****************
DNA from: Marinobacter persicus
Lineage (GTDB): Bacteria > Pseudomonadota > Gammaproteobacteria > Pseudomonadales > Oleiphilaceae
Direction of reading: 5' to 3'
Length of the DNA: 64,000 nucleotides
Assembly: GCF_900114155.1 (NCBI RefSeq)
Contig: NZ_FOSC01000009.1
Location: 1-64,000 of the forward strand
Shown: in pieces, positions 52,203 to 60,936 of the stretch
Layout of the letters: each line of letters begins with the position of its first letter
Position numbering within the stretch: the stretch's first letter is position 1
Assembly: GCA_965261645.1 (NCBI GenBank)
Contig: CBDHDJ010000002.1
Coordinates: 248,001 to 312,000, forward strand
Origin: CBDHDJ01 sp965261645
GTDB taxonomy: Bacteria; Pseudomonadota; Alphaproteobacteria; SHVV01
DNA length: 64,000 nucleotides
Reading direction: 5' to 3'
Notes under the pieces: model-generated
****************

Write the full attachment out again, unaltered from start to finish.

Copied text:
DNA from: Marinobacter persicus
Lineage (GTDB): Bacteria > Pseudomonadota > Gammaproteobacteria > Pseudomonadales > Oleiphilaceae
Direction of reading: 5' to 3'
Length of the DNA: 64,000 nucleotides
Assembly: GCF_900114155.1 (NCBI RefSeq)
Contig: NZ_FOSC01000009.1
Location: 1-64,000 of the forward strand
Shown: in pieces, positions 52,203 to 60,936 of the stretch
Layout of the letters: each line of letters begins with the position of its first letter
Position numbering within the stretch: the stretch's first letter is position 1
Assembly: GCA_965261645.1 (NCBI GenBank)
Contig: CBDHDJ010000002.1
Coordinates: 248,001 to 312,000, forward strand
Origin: CBDHDJ01 sp965261645
GTDB taxonomy: Bacteria; Pseudomonadota; Alphaproteobacteria; SHVV01
DNA length: 64,000 nucleotides
Reading direction: 5' to 3'
Notes under the pieces: model-generated